Art Appreciation in San Antonio's La Villita

For Christmas, I would like for someone to give me a t-shirt that says “As a matter of fact I am not a $#@!ing tourist, I live here!” - but my daughter Blondie says that would be rather too hostile. And what brought that on? Oh, just the experience of going downtown at midweek, and having completed the necessary errand early, deciding to prowl the little art galleries and shops in La Villita, instead. La Villita is a collection of very old houses, very nearly the oldest in San Antonio, most of which were restored over the last thirty or forty years or so; electricity and plumbing being added to them with considerable difficulty. A good few have very low doorways, and very thick walls, and once were heated (if at all) with tiny fireplaces. The neighborhood is adjacent to the River Walk, and the Alamo - even if the shops and galleries offer merchandise a couple of cuts above the usual tourist tat, it remains that nearly everyone wandering through is in fact most usually…from out of town!

And since there weren’t many people wandering around, most of the vendors were a little bored and very friendly, well disposed to be helpful; really this part of the world is a very friendly place. If you are antisocial, you’d have to beat them off with a stick, but about the first thing anyone asked was So, where are you folks from? I just got tired of growling From here! Hence, the wish for the tee-shirt.

Blondie bought a silver and garnet ring from a small jewelry and art gallery, and admired a bronze cat statuette, one of an issue of fifty, by an artist who lives in Kerrville; she might very well go back and buy it next month. I fell in love with some paintings by another local artist, who does lovely impressionist Texas landscapes: great sweeps of meadow, or gently rolling hills - but above them the even bigger clouds, piling up in a clear blue sky. It looked like what I have seen out of the car windows on various road-trips towards the coast, so there was no surprise when the gallery manager said the artist lives in Victoria and paints the countryside thereabouts. Oh, yeah - when I’m a rich and famous writer, I want a couple of those!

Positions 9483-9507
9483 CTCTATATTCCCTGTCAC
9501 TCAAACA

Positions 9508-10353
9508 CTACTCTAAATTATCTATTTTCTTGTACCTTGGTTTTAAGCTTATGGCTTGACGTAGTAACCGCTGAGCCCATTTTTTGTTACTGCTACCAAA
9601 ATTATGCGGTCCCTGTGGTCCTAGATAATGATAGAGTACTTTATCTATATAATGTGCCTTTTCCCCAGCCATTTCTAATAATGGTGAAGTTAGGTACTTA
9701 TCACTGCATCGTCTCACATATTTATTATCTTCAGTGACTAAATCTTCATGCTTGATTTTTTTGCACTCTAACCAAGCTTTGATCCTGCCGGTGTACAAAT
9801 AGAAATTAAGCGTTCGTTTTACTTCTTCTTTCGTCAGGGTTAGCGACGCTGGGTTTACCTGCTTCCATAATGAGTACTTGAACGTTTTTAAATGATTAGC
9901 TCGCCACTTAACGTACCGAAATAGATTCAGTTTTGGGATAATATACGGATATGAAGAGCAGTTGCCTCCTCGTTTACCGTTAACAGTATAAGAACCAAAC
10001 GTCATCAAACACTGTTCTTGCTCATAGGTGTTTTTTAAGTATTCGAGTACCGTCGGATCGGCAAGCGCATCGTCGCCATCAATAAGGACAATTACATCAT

Since I couldn’t afford anything, I derived amusement out of describing my ideal piece of Texas kitsch art: a huge painting of a field of bluebonnets, with some longhorn cows, standing knee-deep in them. In the background sits a windmill, and a tumbledown old barn with the Texas lone-star flag painted on the roof, and the clouds in the sky form the silhouette of the Alamo! Maybe even on black velvet, too! I’d have it somewhere where I could see people’s faces when they looked at it, and know that if they looked absolutely horrified, then they did know something about art. Alas, irony was taking a vacation somewhere away from La Villita; most of the people I described this vision to said that it sounded rather nice - Did I want to commission an artist, since all they had in stock along that line were painting of bluebonnets only.

Fall is here, it’s deliciously cool and the clouds are piling up – and some day, with luck, I’ll walk into that one gallery and buy one of the landscape cloud paintings.